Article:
Quality interviews. Thanks!
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October 22nd, 2012, 02:28
Originally Posted by Crilloan View Post
Im getting the itch to play IWD, never played it.

C
Funny. I just finished playing Icewind Dale II. The 2 IWD games were the last Infinity games I'd never played. I'm glad I did. Especially because of IWDII. I liked this game much more than I. Not that I was bad, but II had much more characters and quests and most of these quests could even be solved in different ways. IWD is often just fighting and fighting and fighting…

Anyways, I highly recommend those games to anyone who likes the Infinity era.
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October 22nd, 2012, 18:36
i found this interesting:
[Marceror] Are you going for a more open feel to the game (ala Baldur’s Gate 1) or will it be more like Baldur’s Gate 2, where you basically couldn't turn around without bumping into a quest of some sort?

[Adam] We were just talking about this on Wednesday. We definitely want to have wilderness areas like in Baldur’s Gate 1. We want to encourage exploration, but it’s definitely not going to be as aimless as it was in Baldur’s Gate 1, or as tedious. We want to make fewer areas, but have more content in them, and make them a bit more focused.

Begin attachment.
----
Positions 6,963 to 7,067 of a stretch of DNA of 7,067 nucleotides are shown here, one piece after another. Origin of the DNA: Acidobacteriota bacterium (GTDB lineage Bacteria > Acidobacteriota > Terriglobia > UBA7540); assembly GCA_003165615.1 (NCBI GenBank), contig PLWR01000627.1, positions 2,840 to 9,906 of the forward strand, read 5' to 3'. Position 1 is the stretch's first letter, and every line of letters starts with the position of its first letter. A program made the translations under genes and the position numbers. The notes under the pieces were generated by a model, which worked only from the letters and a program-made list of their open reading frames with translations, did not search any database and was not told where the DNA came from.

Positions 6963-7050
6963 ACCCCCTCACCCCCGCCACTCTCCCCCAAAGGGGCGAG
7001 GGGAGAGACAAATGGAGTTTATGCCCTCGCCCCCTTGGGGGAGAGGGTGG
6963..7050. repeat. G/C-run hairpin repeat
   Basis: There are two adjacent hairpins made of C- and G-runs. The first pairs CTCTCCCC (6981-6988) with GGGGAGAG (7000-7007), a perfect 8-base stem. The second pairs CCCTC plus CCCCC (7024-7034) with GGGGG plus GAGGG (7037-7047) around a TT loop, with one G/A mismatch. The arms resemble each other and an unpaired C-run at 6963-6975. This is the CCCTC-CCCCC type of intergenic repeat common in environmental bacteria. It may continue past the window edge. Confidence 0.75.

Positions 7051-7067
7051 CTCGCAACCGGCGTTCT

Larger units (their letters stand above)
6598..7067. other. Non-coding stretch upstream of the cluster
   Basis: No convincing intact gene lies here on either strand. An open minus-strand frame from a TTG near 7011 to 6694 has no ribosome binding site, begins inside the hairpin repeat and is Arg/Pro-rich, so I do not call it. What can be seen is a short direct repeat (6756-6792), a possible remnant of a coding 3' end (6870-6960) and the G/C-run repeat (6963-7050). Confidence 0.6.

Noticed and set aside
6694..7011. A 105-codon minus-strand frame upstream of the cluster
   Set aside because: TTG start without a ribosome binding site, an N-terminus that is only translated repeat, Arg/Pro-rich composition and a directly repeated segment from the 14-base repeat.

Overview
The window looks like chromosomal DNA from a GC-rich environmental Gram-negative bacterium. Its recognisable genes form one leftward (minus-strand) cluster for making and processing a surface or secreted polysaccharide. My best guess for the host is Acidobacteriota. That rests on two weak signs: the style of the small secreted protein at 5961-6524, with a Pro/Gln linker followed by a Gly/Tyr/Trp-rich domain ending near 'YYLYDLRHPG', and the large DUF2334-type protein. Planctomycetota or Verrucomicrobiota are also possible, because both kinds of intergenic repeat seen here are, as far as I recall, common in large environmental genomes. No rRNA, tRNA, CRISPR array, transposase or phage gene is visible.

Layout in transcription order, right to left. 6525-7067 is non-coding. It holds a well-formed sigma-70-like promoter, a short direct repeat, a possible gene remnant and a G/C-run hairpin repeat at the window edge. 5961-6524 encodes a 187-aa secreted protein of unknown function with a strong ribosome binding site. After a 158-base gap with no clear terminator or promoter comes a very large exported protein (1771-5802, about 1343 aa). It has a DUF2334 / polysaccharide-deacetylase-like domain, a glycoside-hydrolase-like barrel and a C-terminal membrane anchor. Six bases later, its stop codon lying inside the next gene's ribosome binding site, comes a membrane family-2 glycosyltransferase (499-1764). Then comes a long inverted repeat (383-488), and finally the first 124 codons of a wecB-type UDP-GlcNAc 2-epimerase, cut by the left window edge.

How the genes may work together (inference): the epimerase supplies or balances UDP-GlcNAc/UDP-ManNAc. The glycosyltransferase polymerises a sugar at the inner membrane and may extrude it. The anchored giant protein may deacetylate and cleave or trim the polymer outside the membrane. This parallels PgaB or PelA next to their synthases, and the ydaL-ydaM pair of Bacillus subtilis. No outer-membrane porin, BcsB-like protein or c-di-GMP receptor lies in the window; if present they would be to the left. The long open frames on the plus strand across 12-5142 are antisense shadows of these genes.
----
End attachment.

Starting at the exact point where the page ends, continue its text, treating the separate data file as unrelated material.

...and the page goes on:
Peronsally I want the exploration to be more like BG1 than BG2.
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October 22nd, 2012, 19:10
Originally Posted by Lemonhead View Post
i found this interesting:
[Marceror] Are you going for a more open feel to the game (ala Baldur’s Gate 1) or will it be more like Baldur’s Gate 2, where you basically couldn't turn around without bumping into a quest of some sort?

[Adam] We were just talking about this on Wednesday. We definitely want to have wilderness areas like in Baldur’s Gate 1. We want to encourage exploration, but it’s definitely not going to be as aimless as it was in Baldur’s Gate 1, or as tedious. We want to make fewer areas, but have more content in them, and make them a bit more focused.

Peronsally I want the exploration to be more like BG1 than BG2.
Agreed. But I can live with the middle ground (a bit less ground to cover, a bit more content to discover)
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October 22nd, 2012, 19:32
Originally Posted by Lemonhead View Post
i found this interesting:
[Marceror] Are you going for a more open feel to the game (ala Baldur’s Gate 1) or will it be more like Baldur’s Gate 2, where you basically couldn't turn around without bumping into a quest of some sort?

[Adam] We were just talking about this on Wednesday. We definitely want to have wilderness areas like in Baldur’s Gate 1. We want to encourage exploration, but it’s definitely not going to be as aimless as it was in Baldur’s Gate 1, or as tedious. We want to make fewer areas, but have more content in them, and make them a bit more focused.